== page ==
Articles & Books

C++17 in details: Code Simplification—Bartlomiej Filipek

The series continue.

C++17 in details: Code Simplification

by Bartlomiej Filipek

From the article:

You might say that most of the new language features (not to mention The Standard Library improvements) are there to write simpler/cleaner code. The “C++17 in details” series reviews most of the bigger things, still for today, I tried to pick a few features that out of the box make your code more compact.

  • Structured bindings/Decomposition declarations
  • Init-statement for if/switch
  • Inline variables
  • constexpr if (again!)
  • a few other mentions

Quick Q: How to require an exact function signature in the detection idiom?

Quick A: Use is_detected

Recently on SO:

How to require an exact function signature in the detection idiom?

With C++17 is_detected, you may do

template <typename T, typename Ret, typename Index>
using subscript_t = std::integral_constant<Ret (T::*) (Index), & T::operator[]>;

template <typename T, typename Ret, typename Index>
using has_subscript = is_detected<subscript_t, T, Ret, Index>;

static_assert(has_subscript<std::vector<int>, int&, std::size_t>::value, "!");
static_assert(!has_subscript<std::vector<int>, int&, int>::value, "!");

Metaclasses: Thoughts on generative C++—Herb Sutter

The ACCU 2017 keynote video is now online, with context and updates from this month's standards meeting:

Metaclasses: Thoughts on generative C++

by Herb Sutter

From the article:

I’ve been working on an experimental new C++ language feature tentatively called “metaclasses” that aims to make C++ programming both more powerful and simpler. You can find out about it here...

C++17 attributes - maybe_unused, fallthrough and nodiscard—Simon Brand

Do you know these new attributes?

C++17 attributes - maybe_unused, fallthrough and nodiscard

by Simon Brand

From the article:

C++17 adds three new attributes for programmers to better express their intent to the compiler and readers of the code: maybe_unused, fallthrough, and nodiscard. This is a quick post to outline what they do and why they are useful.

Quick Q: Why is the count of weak_ptr tracked also?

Quick A: To be able to know when to delete the control block.

Recently on SO:

Why shared_ptr's reference counting object needs to keep track of the number of weak_ptrs pointing to the object too?

std::weak_ptr refers to the control block to know if the object still exists and if so, to provide a std::shared_ptr to it when needed. For that reason, the control block must exist as long as either a std::weak_ptr or a std::shared_ptr exists. You need to track the number of instances of std::weak_ptr to know when the last one is destroyed, just like for std::shared_ptr.

Yielding Generators—Kirit Sælensminde

The series continue!

Yielding Generators

by Kirit Sælensminde

From the article:

We've seen how the promise_type together with the coroutine return type handles the interactions between the caller and the coroutine itself.

Our target is to be able to do something pretty simple:

generator count() {
    std::cout << "Going to yield 1" << std::endl;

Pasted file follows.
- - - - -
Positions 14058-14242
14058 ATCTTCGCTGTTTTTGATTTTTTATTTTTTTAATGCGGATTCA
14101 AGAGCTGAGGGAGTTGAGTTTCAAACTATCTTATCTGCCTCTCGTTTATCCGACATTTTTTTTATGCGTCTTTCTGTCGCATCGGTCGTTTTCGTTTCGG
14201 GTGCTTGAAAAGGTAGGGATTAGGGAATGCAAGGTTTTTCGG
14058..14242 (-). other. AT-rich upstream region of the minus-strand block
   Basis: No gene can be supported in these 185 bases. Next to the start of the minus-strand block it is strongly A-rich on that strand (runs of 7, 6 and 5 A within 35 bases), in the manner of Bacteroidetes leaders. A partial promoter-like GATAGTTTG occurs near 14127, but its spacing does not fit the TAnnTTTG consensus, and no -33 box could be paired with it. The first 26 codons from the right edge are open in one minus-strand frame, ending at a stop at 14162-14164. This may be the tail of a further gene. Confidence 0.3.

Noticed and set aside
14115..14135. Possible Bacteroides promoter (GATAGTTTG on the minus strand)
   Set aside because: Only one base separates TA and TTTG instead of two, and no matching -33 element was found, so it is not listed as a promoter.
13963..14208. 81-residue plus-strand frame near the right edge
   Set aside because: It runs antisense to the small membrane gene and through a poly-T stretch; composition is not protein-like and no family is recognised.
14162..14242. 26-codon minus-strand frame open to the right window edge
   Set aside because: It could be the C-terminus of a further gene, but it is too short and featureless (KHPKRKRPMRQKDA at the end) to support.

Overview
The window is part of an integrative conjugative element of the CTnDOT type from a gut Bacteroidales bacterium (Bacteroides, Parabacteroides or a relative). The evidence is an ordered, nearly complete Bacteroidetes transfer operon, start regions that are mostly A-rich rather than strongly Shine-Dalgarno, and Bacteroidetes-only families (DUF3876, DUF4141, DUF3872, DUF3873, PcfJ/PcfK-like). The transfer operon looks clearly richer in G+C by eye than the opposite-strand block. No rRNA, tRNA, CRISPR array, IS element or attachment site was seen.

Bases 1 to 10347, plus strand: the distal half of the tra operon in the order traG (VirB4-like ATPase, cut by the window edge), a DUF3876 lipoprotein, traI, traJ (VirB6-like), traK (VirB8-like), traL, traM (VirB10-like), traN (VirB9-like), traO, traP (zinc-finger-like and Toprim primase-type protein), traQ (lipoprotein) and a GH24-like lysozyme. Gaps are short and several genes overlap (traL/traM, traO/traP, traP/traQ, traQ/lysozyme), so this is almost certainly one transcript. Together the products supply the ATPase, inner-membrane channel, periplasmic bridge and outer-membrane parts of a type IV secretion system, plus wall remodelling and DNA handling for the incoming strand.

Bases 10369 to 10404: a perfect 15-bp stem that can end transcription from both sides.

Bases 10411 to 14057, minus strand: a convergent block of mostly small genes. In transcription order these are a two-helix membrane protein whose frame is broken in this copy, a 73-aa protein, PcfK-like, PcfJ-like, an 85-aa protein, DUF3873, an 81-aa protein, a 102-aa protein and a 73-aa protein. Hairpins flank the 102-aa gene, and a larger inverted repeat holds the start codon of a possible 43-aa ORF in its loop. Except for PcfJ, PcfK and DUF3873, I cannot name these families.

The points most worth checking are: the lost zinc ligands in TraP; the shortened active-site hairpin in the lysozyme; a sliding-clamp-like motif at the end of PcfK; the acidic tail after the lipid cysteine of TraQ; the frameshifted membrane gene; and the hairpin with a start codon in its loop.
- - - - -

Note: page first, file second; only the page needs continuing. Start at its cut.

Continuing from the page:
co_yield 1;
    std::cout << "Going to yield 2" << std::endl;
    co_yield 2;
    std::cout << "Going to yield 3" << std::endl;
    co_yield 3;
    std::cout << "count() is done" << std::endl;
}

Quick Q: How to (and who can) implement the standard library features defined by the C++ committee?

Quick A: Everyone by reading and applying the C++ standard.

Recently on SO:

How to (and who can) implement the standard library features defined by the C++ committee?

The committee does not release any reference implementations. In the early days, things got standardized and then the tool developers went away and implemented the standard. This has changed, and now the committee looks for features that have been implemented and tested before standardization.

Also major developments usually don't go directly into the standard. First they become experimental features called a Technical Specification or TS. These TS may then be incorporated into the main standard at a later date.

You are free to write you own implementation of the C++ standard library. Plum Hall has a test suite (commercial, I have no connection, but Plum Hall are very involved with C++ standardization).

I don't see any issue with not being conformant. Almost all implementations have some extensions. Just don't make any false claims, especially if you want to sell your product.

If you're interested in getting involved, this can be done via your 'National Body' (ANSI for the USA, BSI for the UK etc.). The isocpp web site has a section on standardization which would be a good starting place.

Your own error code—Andrzej Krzemieński

The stl can help you!

Your own error code

by Andrzej Krzemieński

From the article:

I was recently implementing the “classification of error conditions” in my application offered by the functionality behind std::error_code. In this post I want to share some of my experience and insight.

Zero-allocation continuations in C++17 — Vittorio Romeo

This series of articles show the design and implementation of future-like asynchronous computation chains that do not require any dynamic memory allocation or type erasure. 

by Vittorio Romero

From the article:

I'd like to show an alternative design [for futures] that doesn't require any allocation whatsoever and still enables users to build up asynchronous computation chains using facilities such as `when_all` and `.then`. [...] The idea behind it is to encode the entire computation chain into a single object with a huge type.